After twenty minutes in the oven, remove your bread to find the boule too sticky, your kitchen flourless. Feed your un-bread to the mass grave and buy an Amazon gift card for twenty bucks more than your father last gave you. Type, Happy belated, into the obligatory note space. I hope you buy yourself something nice.
Maybe he’ll get the juicer after all.
Sara Torres-Albert is a communication consultant by day, associate editor for the non-partisan youth vote initiative VoteThatJawn.com by night, and a fiction writer in the minutes in between. She lives in Philadelphia with her boyfriend and two cats.
Meat Bag goes to work. Meat Bag goes home. Meat Bag sleeps in her quiet, queen bed that she bought on the internet, that arrived in a narrow cardboard box with a common word for a company name with a non-essential letter missing (a silent e perhaps), that attacked her like a can of snakes when she opened the package, that off-gassed petroleum for a week. She bought a bedframe recommended by a Trusted Review Website because it was sturdy and reasonably priced; it only squeaks a little.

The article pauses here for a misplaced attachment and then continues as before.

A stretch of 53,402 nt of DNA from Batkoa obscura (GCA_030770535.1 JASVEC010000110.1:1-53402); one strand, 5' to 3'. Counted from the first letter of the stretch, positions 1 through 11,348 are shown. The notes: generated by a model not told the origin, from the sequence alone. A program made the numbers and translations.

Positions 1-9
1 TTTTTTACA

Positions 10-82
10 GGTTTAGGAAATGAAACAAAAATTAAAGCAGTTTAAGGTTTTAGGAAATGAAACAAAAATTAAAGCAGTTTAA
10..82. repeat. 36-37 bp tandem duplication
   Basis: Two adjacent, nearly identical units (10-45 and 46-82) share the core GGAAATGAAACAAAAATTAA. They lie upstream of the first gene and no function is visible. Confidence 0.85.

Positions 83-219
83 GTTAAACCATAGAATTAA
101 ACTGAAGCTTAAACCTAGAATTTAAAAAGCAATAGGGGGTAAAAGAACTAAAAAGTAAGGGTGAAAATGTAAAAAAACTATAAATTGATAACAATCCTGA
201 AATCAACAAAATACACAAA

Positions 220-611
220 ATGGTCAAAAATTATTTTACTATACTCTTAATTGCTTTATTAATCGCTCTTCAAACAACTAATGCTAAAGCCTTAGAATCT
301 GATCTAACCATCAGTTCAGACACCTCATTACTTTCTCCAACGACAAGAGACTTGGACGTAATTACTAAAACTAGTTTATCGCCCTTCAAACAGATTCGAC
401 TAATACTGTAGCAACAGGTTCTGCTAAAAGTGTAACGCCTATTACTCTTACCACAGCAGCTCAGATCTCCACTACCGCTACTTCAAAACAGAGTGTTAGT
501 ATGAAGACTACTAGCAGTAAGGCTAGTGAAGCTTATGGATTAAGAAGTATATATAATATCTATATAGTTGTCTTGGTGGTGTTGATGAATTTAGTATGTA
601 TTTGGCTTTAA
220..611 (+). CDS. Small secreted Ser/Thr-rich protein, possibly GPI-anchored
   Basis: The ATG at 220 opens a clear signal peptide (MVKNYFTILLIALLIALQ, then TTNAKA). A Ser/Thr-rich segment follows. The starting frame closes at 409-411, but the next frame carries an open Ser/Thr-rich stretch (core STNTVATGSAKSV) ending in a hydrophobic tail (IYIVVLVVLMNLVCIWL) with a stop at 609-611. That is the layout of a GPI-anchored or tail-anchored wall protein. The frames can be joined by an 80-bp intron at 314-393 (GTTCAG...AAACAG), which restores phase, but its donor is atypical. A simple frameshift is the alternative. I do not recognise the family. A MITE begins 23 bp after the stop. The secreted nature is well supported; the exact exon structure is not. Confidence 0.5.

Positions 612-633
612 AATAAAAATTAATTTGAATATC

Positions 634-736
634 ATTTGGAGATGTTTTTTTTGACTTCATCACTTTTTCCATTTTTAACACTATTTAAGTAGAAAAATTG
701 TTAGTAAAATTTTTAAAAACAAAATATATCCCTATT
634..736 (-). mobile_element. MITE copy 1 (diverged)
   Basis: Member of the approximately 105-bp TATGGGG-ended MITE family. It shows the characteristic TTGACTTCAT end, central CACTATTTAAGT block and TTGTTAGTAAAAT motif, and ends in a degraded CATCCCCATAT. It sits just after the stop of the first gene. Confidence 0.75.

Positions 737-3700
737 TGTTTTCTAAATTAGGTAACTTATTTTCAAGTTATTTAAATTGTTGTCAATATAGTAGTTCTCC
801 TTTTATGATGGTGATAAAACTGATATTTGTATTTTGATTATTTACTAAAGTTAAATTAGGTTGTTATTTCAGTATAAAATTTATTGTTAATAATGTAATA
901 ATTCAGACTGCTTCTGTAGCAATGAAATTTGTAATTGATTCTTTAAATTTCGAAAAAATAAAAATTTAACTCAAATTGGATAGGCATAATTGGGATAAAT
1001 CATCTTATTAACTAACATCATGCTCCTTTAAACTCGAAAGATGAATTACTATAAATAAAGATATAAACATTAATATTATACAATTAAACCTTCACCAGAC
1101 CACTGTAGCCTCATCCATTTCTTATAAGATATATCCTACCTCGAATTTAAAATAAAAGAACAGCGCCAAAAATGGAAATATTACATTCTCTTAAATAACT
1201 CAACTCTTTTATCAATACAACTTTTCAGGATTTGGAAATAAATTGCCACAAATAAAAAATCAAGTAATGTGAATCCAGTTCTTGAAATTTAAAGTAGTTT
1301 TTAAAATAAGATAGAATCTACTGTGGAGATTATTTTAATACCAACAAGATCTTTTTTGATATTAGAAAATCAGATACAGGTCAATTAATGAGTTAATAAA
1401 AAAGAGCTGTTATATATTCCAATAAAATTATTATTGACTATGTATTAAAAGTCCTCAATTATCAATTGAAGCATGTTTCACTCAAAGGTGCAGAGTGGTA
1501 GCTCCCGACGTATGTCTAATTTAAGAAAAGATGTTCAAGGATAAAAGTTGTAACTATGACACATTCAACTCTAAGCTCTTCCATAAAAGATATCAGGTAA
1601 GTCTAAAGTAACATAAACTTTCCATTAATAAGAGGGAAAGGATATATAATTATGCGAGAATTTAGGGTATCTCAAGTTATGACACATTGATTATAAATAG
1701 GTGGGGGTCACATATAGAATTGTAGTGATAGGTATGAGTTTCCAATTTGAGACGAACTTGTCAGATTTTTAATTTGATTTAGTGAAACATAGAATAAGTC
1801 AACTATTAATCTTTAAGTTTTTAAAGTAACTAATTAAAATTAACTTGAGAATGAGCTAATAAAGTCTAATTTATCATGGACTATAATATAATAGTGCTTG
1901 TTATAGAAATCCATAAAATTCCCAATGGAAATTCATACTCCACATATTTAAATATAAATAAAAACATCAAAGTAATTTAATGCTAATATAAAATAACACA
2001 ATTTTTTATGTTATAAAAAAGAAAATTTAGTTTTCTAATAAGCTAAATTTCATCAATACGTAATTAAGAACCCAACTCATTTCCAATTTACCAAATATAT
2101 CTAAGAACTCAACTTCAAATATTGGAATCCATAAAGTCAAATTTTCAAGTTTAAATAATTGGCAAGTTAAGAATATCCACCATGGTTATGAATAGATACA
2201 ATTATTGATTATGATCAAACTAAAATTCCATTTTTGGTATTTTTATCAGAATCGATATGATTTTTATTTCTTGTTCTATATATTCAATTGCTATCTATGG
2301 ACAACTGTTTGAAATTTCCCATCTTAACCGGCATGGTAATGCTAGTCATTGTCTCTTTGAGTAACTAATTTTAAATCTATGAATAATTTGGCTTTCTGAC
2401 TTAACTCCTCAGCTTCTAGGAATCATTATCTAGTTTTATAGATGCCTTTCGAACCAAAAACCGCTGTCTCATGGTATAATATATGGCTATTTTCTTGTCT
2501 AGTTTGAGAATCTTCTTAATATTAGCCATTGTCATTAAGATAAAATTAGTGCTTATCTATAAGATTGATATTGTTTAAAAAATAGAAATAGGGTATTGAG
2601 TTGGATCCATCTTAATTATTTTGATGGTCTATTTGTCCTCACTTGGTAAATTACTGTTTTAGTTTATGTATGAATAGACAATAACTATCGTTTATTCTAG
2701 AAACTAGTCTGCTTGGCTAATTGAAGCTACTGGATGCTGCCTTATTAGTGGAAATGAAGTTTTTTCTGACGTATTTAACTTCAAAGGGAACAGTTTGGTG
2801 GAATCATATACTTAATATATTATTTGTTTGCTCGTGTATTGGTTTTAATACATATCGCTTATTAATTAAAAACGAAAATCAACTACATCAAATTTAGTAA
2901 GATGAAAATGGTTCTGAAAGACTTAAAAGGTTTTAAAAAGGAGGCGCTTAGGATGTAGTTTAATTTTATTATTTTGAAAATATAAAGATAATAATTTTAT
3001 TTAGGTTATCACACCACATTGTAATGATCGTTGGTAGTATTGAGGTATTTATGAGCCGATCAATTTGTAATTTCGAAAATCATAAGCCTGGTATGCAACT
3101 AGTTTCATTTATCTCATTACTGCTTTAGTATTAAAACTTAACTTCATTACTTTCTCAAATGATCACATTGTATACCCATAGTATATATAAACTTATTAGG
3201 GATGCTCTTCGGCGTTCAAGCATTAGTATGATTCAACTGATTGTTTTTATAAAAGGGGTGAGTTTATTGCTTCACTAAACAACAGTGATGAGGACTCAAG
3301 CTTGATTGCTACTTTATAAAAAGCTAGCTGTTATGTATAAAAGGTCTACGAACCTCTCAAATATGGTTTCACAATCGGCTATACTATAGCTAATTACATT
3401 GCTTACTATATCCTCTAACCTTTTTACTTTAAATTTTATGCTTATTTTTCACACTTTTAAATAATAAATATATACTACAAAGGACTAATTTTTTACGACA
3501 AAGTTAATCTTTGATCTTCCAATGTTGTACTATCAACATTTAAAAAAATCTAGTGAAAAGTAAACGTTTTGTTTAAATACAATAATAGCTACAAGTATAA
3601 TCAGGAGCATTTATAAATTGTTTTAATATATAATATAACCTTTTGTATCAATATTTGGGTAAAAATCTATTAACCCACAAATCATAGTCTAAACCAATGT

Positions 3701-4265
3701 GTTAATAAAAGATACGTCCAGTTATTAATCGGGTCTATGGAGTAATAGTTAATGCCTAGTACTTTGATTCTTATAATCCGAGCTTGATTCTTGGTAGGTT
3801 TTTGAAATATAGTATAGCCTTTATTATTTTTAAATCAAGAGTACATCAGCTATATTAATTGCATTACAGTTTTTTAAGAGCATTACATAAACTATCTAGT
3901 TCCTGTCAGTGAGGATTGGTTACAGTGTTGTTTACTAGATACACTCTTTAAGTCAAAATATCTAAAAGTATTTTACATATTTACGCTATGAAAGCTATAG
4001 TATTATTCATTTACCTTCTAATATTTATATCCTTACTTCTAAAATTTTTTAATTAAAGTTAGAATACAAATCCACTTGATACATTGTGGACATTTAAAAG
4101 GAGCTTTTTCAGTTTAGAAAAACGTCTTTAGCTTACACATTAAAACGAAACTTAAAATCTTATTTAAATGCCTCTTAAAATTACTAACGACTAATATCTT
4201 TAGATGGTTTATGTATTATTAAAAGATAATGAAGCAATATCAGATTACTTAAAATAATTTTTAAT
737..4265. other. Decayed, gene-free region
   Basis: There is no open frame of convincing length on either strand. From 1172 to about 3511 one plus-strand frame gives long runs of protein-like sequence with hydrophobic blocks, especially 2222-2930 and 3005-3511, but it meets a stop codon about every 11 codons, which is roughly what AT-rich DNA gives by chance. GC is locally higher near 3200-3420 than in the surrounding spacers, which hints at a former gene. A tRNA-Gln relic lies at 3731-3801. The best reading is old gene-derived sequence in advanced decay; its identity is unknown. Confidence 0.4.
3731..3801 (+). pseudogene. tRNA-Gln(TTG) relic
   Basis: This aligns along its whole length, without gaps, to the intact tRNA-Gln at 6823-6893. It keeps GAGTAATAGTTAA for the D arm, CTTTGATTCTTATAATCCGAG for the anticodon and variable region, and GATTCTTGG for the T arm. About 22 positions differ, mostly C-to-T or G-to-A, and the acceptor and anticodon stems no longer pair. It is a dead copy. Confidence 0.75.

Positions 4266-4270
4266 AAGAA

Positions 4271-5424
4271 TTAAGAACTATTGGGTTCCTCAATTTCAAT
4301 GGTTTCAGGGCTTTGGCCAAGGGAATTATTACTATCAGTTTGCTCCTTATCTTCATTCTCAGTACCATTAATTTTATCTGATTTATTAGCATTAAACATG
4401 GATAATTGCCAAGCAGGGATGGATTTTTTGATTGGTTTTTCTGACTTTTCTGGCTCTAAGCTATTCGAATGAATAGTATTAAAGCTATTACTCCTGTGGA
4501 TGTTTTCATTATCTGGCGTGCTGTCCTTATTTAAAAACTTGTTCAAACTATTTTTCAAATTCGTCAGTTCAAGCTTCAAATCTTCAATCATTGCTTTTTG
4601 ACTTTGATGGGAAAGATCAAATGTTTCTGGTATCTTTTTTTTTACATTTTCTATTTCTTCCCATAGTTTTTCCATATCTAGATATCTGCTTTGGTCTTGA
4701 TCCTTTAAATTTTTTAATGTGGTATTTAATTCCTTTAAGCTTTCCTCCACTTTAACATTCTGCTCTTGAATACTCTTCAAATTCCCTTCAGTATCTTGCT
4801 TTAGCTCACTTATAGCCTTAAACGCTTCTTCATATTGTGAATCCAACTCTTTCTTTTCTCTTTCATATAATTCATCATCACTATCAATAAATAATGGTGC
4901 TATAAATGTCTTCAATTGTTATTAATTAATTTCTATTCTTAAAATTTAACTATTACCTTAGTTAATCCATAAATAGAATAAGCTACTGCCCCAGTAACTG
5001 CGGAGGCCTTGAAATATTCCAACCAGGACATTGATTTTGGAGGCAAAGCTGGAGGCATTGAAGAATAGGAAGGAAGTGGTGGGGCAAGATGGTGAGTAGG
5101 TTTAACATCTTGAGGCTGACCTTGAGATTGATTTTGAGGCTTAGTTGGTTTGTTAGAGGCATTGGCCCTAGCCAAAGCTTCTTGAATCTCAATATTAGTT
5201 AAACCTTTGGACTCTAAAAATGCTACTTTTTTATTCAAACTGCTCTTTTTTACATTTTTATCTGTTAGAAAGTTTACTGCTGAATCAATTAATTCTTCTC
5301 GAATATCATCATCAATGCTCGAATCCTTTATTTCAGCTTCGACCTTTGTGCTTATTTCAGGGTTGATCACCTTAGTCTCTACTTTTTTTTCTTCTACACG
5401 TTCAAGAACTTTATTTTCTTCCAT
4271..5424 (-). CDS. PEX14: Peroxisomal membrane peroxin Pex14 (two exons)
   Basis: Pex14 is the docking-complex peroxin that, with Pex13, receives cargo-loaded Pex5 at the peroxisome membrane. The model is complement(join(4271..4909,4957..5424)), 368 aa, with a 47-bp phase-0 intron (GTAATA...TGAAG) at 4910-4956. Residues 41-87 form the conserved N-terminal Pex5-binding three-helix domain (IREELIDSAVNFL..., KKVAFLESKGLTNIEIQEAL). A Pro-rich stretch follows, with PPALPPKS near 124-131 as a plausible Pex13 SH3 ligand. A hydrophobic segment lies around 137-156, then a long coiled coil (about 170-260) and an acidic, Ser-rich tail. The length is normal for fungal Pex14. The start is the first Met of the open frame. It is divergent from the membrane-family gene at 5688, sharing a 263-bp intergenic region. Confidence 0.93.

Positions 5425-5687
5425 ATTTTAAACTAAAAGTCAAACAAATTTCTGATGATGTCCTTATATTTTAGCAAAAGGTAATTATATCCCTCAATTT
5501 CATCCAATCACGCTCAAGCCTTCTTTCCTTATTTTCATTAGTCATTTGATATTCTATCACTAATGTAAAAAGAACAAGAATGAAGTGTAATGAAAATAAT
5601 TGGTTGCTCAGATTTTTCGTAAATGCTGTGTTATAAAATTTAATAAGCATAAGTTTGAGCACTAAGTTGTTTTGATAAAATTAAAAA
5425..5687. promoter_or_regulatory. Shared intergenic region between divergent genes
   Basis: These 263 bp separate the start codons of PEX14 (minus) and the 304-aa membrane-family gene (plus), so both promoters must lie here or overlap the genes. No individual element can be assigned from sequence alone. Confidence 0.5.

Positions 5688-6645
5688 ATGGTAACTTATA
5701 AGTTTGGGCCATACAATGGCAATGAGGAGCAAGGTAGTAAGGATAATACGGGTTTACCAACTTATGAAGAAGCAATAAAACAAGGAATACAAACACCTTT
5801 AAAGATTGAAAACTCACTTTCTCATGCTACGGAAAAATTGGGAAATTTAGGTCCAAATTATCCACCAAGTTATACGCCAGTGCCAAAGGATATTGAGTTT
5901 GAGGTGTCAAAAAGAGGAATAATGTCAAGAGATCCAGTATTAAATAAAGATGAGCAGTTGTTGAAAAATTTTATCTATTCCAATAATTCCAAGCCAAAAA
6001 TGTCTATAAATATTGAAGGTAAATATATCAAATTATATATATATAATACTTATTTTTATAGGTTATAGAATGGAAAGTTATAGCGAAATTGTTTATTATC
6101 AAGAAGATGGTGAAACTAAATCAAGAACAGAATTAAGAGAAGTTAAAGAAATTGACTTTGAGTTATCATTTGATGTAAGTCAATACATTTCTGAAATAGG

Meat Bag goes back to work in the morning. Her ceiling drips water on top of her head. Her boss accuses her of poking holes in the ceiling. Meat Bag wants to say that she would rather work on the first floor so she can be the first to drown when it floods, but the water dripping on her head is a good start. She wants to say this, but says she will try to fix the hole. She will be a good worker who loves her job as much as she loves her health insurance, so she can get her hormones and surgeries paid for, so she can be a Female Meat Bag, rather than a Meat Bag (culturally Meat Bags are assumed male, but the term can be used interchangeably for all Meat Bag genders; it is not a good system and Meat Bags hate it the most, especially when there are three gender options on surveys: Male, Female, Meat Bag). Meat Bag opens her lunchbox—another recommendation from the Trusted Review Website—and eats her lunch meats and cheese squares on artisanal crackers with imported olives and peak season strawberries on the side.